July 8, 2014 -- Updated 1754 GMT (0154 HKT)
Errol Lewis says if it really wants to woo black voters away from the Democrats, the GOP better get behind its black candidates
July 9, 2014 -- Updated 2107 GMT (0507 HKT)
Aaron Carroll explains how vaccines can prevent illnesses like measles, which are on the rise
July 9, 2014 -- Updated 0008 GMT (0808 HKT)
Aaron Miller says if you think the ongoing escalation between Israel and Hamas over Gaza will force a moment of truth, better think again
July 8, 2014 -- Updated 2241 GMT (0641 HKT)
Martin Luther King Jr. fought and died so blacks would no longer be viewed as inferior but rather enjoy the same inherent rights given to whites in America.
July 9, 2014 -- Updated 1147 GMT (1947 HKT)
Alex Castellanos says recent low approval ratings spell further trouble for the President
July 9, 2014 -- Updated 0349 GMT (1149 HKT)
Paul Begala says Boehner's plan to sue Obama may be a stunt for the tea party, or he may be hoping the Supreme Court's right wing will advance the GOP agenda that he could not
July 6, 2014 -- Updated 1659 GMT (0059 HKT)
The rapture is a bizarre teaching in fundamentalist circles, made up by a 19th-century theologian, says Jay Parini. It may have no biblical validity, but is a really entertaining plot device in new HBO series
July 7, 2014 -- Updated 1749 GMT (0149 HKT)
Ruben Navarrette: President Obama needs to send U.S. marshals to protect relocating immigrant kids.
July 8, 2014 -- Updated 1903 GMT (0303 HKT)
Norman Matloff says a secret wage theft pact between Google, Apple and others highlights ethics problems in Silicon Valley.
July 8, 2014 -- Updated 2237 GMT (0637 HKT)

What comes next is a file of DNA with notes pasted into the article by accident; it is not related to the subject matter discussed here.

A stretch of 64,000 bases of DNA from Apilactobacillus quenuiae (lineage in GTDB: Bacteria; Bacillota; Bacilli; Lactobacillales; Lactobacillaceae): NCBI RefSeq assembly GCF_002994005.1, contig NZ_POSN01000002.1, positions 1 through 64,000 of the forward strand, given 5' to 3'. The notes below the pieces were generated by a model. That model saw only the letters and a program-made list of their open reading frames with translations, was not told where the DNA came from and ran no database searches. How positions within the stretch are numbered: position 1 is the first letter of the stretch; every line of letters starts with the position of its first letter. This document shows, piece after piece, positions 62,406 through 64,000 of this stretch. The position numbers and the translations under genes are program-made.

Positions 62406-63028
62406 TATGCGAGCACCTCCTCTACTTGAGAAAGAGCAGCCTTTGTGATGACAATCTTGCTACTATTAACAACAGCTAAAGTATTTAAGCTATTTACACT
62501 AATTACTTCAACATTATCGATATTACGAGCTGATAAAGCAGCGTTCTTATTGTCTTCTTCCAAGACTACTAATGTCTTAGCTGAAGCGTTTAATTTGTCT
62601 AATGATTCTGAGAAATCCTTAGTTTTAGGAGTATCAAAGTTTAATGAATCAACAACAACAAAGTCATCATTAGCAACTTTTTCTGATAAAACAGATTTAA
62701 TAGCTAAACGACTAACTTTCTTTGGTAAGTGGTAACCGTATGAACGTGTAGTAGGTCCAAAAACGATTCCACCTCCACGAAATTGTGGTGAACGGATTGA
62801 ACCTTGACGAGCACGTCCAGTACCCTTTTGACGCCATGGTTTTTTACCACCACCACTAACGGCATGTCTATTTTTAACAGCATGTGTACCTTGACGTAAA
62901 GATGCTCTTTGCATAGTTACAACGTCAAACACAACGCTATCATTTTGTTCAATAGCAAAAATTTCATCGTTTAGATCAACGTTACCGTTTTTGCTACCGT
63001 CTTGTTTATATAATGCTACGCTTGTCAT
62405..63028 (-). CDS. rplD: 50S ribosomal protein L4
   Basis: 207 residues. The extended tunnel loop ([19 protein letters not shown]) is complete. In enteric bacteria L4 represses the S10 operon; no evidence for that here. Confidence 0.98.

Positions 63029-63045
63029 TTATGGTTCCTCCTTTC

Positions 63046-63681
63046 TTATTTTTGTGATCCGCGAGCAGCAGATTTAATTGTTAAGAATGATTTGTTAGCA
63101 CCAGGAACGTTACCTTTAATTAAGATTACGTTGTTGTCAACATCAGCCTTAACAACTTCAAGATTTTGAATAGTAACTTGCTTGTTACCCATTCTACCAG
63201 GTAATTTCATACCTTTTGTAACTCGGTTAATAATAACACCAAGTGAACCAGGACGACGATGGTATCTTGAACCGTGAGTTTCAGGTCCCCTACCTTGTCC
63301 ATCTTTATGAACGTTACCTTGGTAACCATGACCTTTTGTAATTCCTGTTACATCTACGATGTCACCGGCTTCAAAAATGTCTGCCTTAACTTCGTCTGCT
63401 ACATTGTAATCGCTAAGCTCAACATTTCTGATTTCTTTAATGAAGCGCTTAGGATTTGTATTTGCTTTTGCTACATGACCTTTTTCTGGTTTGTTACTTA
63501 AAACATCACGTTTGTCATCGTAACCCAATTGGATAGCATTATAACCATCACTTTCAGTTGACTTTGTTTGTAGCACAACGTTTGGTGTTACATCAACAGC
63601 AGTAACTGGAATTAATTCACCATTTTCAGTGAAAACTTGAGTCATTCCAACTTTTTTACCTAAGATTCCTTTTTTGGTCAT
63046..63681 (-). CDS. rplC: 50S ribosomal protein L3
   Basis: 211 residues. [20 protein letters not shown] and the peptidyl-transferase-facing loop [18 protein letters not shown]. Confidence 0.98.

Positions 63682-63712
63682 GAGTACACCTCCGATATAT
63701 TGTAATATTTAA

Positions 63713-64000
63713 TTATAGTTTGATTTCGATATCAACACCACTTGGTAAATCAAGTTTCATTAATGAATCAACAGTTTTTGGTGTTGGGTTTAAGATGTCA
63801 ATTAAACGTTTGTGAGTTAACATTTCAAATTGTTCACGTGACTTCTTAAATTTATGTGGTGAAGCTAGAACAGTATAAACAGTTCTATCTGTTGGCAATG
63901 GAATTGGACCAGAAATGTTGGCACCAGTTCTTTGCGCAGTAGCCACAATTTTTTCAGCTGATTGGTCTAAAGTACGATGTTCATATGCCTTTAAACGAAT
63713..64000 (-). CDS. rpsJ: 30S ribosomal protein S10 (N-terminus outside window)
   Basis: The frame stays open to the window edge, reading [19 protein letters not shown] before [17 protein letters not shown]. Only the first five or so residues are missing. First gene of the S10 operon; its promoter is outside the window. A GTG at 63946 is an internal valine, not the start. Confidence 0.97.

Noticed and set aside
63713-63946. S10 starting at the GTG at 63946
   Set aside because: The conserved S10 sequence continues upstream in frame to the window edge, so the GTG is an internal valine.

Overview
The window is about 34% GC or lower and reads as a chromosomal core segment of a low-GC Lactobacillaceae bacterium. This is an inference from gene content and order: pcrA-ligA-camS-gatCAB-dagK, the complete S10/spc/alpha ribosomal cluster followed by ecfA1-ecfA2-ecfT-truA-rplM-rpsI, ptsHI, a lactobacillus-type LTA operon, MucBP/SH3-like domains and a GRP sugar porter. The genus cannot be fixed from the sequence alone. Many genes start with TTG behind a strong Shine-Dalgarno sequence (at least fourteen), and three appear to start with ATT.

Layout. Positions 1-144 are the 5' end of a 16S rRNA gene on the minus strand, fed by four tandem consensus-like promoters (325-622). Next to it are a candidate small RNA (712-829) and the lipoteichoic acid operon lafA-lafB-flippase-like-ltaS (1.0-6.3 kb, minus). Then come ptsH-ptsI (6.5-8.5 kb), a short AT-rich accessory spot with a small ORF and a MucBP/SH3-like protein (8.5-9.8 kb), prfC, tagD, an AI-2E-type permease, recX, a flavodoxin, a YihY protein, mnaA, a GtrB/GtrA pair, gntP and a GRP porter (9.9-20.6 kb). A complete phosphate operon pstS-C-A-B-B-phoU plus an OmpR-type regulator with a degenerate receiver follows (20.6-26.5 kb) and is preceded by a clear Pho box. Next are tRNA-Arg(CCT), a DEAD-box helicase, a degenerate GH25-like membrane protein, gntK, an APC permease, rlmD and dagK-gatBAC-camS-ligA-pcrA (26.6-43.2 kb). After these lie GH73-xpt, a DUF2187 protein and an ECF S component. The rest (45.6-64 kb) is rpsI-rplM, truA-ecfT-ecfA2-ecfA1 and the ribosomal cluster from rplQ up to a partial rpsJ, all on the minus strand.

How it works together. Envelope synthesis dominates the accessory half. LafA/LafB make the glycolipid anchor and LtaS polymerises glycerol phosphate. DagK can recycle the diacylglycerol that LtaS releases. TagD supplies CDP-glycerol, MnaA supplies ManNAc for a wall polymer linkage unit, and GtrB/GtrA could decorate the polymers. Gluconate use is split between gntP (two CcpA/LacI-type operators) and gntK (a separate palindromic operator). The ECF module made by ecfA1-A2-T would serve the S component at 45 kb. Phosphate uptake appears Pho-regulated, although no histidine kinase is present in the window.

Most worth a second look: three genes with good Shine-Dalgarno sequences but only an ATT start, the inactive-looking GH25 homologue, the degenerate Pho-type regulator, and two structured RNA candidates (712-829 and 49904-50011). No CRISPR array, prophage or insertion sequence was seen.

The mother of murdered Palestinian teenager Mohammed Abu Khder cries as she meets Palestinian president Mahmoud Abbas in Ramallah, West Bank on July 7, 2014.
Naseem Tuffaha says the killing of Israeli teenagers has rightly brought the world's condemnation, but Palestinian victims like his cousin's slain son have been largely reduced to faceless, nameless statistics.
July 9, 2014 -- Updated 2028 GMT (0428 HKT)
Danny Cevallos says charging the dad in the hot car death case with felony murder, predicated on child neglect, was a smart strategic move.
July 8, 2014 -- Updated 1326 GMT (2126 HKT)
Van Jones says our nation is sitting on a goldmine of untapped talent. The tech companies need jobs, young Latinos and blacks need jobs -- so how about a training pipeline?
July 7, 2014 -- Updated 1309 GMT (2109 HKT)
A drug that holds hope in the battle against hepatitis C costs $1,000 per pill. We can't solve a public health crisis when drug makers charge such exorbitant prices, Karen Ignagni says.
July 7, 2014 -- Updated 1133 GMT (1933 HKT)
Julian Zelizer says our political environment is filled with investigations or accusations of another scandal; all have their roots in the scandal that brought down Richard Nixon
July 6, 2014 -- Updated 1814 GMT (0214 HKT)
Sally Kohn says Boehner's lawsuit threat is nonsense that wastes taxpayer money, distracts from GOP's failure to pass laws to help Americans
July 7, 2014 -- Updated 1526 GMT (2326 HKT)
Speaker John Boehner says President Obama has circumvented Congress with his executive actions and plans on filing suit against the President this month
July 7, 2014 -- Updated 1331 GMT (2131 HKT)
Hands down, it's 'Hard Day's Night,' says Gene Seymour-- the exhilarating, anarchic and really fun big screen debut for the Beatles. It's 50 years old this weekend
July 2, 2014 -- Updated 2201 GMT (0601 HKT)
Belinda Davis says World War I plunged millions of women across the globe into "men's jobs," even as they kept home and hearth. The legacy continues into today.
July 3, 2014 -- Updated 1824 GMT (0224 HKT)
Pablo Alvarado says all the children trying to cross the U.S. border shows immigration is a humanitarian crisis that can't be solved with soldiers and handcuffs.
July 3, 2014 -- Updated 1151 GMT (1951 HKT)
Elizabeth Mitchell says Frédéric Auguste Bartholdi dreamt up the symbolic colossus not for money, but to embody a concept--an artwork to amaze for its own sake. Would anyone do that today?
July 2, 2014 -- Updated 1601 GMT (0001 HKT)
Wendy Townsend says Jamaica sold two protected islands to China for a huge seaport, which could kill off a rare iguana and hurt ecotourism.
ADVERTISEMENT